Page 23, gives an example of how the children were able to tell the same story all the time about the lady. "In forwarding the depositions to the attorney-general, which was done on the following day, the examining magistrate enclosed a private note, saying that the children had given their evidence very much as if they were reciting a lesson; but he added, "this is not to be wondered at; for they have repeated it so often, and to such a number of persons, that they have naturally acquired this habit".
Page 28 discusses how the children were urged by the bishop to write down the secrets that the lady told them so that the letters could be forwarded to the pope.
Page 34, states that while speaking to the children, the Virgin goes, "I have given you six days to labour in, I have reserved the seventh to myself". She speaks as if she had been the author of this commandment. God was the author. The book states that this manner of speaking was used in the Bible too. An angel told Abraham, "I know that thou fearest God, and hast not spared thy only-begotten son for my sake". So the angel is not God and then talks as if he is.
Page 35 has the honesty to admit that the not all the prophecies of the Virgin were fulfilled. page 36 states that the prophecies that the gapes will fail and the nuts, the famine will come, and the plague that ravages children will be inflicted did not come to pass. However the vines did fail in 1850. The other prophecies did not take place. Page 37 states that in the Bible God threatened Nineveh absolutely and unconditionally through the mouth of Jonah the prophet. The threats did not take place for Nineveh converted. The lady however made her prophecies conditional. Not all the bad things would happen if the people lived a bit better. she said none of them would take place at all if the ;people converted properly and with enthusiasm.
Page 42 deals with the problem of the lady beginning her discourse in French and she had to change to the local patois because she noticed they were failing to understand her. It says the problem is how the children could remember the part of the discourse they couldn't understand. The second is how Mary could fail to communicate. The book sees no problem with the first because the children had good memories as the vision had made such an impression on them. Melanie claimed she was able to remember what the vision said through repeating it over and over gain to herself (page 44). The second is that if the children had invented the story they would not have invented such a "clumsy and improbable a feature." This is the trick you constantly see when religion attempts to verify that apparitions happen. It twists evidence against the miracle into evidence for it.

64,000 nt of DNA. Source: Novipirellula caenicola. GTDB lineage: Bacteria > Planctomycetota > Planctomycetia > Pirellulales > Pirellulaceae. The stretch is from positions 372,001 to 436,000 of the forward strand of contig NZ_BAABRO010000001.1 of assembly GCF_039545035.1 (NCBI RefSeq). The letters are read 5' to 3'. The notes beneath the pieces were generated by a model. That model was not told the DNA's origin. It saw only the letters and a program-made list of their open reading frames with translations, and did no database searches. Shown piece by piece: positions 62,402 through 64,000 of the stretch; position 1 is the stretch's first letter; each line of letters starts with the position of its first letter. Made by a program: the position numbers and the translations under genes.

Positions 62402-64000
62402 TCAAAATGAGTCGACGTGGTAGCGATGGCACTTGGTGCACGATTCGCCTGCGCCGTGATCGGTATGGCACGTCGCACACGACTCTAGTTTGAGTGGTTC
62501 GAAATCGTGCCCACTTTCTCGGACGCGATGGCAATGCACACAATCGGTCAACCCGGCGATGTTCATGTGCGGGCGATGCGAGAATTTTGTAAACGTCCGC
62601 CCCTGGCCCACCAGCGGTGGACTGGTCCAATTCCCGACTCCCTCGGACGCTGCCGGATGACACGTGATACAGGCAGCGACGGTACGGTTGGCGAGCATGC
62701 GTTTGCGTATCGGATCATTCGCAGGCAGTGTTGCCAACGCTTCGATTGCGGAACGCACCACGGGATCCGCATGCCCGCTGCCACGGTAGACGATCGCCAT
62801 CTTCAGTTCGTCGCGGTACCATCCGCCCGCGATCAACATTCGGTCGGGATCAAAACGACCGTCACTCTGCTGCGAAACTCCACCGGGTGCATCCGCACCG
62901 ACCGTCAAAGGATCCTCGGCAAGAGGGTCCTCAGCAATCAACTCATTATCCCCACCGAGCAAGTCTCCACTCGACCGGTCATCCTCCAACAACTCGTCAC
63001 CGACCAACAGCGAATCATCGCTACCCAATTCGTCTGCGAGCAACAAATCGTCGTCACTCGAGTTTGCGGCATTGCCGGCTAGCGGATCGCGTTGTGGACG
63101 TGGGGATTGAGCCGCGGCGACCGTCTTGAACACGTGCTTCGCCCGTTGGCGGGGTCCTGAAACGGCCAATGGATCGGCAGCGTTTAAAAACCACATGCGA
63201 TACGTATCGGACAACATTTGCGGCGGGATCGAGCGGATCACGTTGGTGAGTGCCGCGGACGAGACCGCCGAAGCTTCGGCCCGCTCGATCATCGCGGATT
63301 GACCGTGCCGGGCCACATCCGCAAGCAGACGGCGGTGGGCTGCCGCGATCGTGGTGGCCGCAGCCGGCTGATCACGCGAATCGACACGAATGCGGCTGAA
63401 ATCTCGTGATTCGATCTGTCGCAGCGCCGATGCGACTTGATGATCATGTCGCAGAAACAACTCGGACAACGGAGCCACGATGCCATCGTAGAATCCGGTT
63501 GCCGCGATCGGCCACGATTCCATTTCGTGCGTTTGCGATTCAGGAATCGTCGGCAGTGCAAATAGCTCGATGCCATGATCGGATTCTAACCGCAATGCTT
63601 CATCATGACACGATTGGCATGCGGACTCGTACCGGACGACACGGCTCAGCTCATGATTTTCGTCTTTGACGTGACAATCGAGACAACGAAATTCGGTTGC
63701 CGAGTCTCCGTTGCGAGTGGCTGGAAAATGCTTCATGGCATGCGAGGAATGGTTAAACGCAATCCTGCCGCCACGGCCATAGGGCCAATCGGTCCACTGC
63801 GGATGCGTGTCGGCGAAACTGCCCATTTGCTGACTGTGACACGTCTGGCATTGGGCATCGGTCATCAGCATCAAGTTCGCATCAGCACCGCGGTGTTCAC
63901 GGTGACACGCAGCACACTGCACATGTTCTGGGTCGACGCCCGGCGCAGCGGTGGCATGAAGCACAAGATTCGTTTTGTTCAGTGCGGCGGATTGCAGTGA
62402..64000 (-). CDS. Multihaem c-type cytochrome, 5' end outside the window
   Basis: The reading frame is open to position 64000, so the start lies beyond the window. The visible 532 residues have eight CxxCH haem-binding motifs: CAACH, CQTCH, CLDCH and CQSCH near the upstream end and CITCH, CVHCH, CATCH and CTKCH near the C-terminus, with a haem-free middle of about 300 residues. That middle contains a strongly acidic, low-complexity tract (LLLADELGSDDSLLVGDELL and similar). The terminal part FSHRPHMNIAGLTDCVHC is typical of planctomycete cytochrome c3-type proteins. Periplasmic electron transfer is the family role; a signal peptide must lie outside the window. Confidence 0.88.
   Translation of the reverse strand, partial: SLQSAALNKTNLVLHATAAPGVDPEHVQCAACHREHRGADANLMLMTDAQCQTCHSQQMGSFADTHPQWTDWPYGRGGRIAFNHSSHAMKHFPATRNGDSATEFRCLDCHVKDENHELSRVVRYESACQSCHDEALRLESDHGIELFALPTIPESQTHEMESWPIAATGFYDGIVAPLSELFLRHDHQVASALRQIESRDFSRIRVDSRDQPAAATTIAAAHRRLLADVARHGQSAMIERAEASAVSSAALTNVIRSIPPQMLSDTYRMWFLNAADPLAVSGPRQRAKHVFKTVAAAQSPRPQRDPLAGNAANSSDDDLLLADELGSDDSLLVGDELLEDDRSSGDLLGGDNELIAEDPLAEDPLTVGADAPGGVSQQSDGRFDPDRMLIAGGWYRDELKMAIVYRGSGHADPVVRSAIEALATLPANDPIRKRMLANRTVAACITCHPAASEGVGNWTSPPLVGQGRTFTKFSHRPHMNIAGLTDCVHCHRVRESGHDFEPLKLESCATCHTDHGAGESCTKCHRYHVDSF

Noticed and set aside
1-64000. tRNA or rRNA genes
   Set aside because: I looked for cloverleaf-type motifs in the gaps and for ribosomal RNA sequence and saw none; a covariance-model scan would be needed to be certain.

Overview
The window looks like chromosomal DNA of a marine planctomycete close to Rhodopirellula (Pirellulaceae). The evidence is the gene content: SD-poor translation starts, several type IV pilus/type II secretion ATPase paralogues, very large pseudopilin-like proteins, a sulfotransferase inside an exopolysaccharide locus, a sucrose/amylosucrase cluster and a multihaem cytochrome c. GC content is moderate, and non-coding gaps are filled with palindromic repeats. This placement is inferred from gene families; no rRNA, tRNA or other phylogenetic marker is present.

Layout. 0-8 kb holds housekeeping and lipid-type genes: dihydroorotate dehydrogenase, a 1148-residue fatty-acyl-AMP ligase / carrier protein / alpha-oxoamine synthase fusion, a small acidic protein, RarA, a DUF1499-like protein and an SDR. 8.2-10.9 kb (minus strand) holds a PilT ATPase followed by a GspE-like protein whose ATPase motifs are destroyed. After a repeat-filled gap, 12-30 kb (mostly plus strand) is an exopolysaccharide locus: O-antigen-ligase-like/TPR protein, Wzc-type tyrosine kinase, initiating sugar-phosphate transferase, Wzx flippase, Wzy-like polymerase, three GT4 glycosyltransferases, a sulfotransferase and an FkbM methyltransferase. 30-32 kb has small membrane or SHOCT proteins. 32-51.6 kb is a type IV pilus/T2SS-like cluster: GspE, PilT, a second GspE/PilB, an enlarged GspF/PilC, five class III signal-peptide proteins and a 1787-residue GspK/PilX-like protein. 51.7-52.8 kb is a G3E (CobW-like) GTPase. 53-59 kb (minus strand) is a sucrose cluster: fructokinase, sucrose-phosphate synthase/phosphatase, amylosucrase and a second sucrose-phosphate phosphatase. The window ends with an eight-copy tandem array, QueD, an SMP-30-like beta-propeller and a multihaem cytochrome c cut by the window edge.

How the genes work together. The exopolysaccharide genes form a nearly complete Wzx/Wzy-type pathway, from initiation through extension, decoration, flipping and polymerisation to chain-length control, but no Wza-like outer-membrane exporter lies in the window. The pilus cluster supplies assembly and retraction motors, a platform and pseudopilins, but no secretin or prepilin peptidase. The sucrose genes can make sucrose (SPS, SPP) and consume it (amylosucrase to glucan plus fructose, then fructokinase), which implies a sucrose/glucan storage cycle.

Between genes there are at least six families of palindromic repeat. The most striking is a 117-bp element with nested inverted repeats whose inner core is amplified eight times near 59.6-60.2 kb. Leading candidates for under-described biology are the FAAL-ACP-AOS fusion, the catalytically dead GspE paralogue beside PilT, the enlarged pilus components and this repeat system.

The book says that the Virgin using French and then the patio in order that the children would understand her does not undermine the apparition story because they narrated what she said in perfect French though they had prior to the apparition being ignorant of it (page 43).
The witnesses outstanding memory of what he lady said does not agree with page 47 where we read that they "had been brought up in the grossest ignorance, both secular and religious." Of Melanie page16 we read, "her memory and intellectual capabilities were so feeble that, even at the age of sixteen, after having been taught to repeat twice very death for a twelvemonth the acts of faith, hope and charity, she could not be trusted to recite them correctly by herself". Of Maximin we read, "he, too, was of poor natural abilities, and grossly ignorant at the time of the apparition. His father testifies that it was a work of three or four years to teach him the Our Father and Hail Mary" (page 48).
Page 49 claims they had not the intelligence or the wit to invent the story of the apparition and the messages. Later it would emerge that Melanie would reveal the Virgin's secret. The secret was absurd and the Church didn't accept it as true. But it proves she could invent things. The secret is long but she could recite it easily. This refutes the Church's claim that Melanie though too stupid to remember anything was miraculously aided by the Virgin to remember what she told her.